• An apparatus, comprising: (a) a body portion; (b) a shaft extending distally from the body portion; and (c) an end effector in communication with the shaft, wherein the end effector is movable between an open configuration and a closed configuration, wherein the end effector is operable to compress, staple, and cut tissue, and wherein the end effector comprises: (i) a cartridge configured to hold one or more staples, wherein the cartridge comprises a staple deck and a nose portion having an angled surface, wherein the angled surface comprises a resilient pad, and (ii) a rigid anvil comprising a proximal body portion and a tip extending distally from the body portion, wherein the tip comprises a bent configuration, wherein the tip further comprises a projection configured to contact the pad when the end effector is in the closed configuration without tissue present within the end effector.
  • Example 18
  • The apparatus of Example 17, wherein the end effector further comprises a first plurality of gripping features positioned along the staple deck of the cartridge, and a second plurality of gripping features positioned along the angled surface of the nose portion, wherein the first and second pluralities of gripping features are configured to contact tissue grasped between the end effector when in the closed configuration.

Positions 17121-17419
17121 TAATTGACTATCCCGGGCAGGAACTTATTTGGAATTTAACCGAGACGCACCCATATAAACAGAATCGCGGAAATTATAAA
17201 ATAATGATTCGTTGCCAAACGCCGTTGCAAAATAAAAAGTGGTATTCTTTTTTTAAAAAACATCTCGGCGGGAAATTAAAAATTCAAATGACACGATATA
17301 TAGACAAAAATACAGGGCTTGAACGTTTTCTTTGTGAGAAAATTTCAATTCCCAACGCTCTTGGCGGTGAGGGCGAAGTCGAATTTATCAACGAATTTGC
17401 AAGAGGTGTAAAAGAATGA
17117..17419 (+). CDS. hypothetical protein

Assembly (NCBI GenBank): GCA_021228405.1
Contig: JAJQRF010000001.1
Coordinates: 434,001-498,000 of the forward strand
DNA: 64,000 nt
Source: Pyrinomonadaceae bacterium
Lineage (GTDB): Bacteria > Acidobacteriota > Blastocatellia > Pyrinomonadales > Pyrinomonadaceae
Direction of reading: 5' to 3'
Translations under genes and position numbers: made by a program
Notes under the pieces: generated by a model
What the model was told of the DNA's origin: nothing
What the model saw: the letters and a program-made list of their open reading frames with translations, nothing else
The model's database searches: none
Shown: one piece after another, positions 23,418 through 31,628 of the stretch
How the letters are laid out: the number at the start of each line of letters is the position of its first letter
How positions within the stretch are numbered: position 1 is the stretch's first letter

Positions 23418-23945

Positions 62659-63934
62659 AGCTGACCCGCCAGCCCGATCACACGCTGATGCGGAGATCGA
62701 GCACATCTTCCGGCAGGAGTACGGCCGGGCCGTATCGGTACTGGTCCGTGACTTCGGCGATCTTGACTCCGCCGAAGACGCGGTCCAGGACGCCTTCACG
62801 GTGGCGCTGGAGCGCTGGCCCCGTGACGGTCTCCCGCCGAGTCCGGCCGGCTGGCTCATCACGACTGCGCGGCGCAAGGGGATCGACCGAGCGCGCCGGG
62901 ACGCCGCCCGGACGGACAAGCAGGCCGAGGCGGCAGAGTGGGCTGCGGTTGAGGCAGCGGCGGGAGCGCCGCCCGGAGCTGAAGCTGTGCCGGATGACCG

• Example 19
  • The apparatus of any one or more of Examples 17 through 18, wherein the anvil comprises an underside surface comprising a plurality of staple forming pockets, wherein the underside surface further comprises at least one stepped portion.
  • Example 20
  • An apparatus, comprising: (a) a body portion; (b) a shaft extending distally from the body portion; and (c) an end effector in communication with the shaft, wherein the end effector is movable between an open configuration and a closed configuration, wherein the end effector is operable to compress, staple, and cut tissue, and wherein the end effector comprises: (i) a cartridge configured to hold one or more staples, wherein the cartridge comprises a staple deck and a nose portion, wherein the nose portion comprises an angled surface, and wherein the staple deck comprises a plurality of gripping features configured to contact tissue grasped between the end effector when in the closed configuration, and (ii) an anvil comprising a proximal body portion and a tip extending distally from the body portion, wherein the tip comprises a bent configuration, wherein the body portion comprises a longitudinal slot having a partial "I" shaped profile with lateral portions having curved ends configured to receive a pin of a firing beam.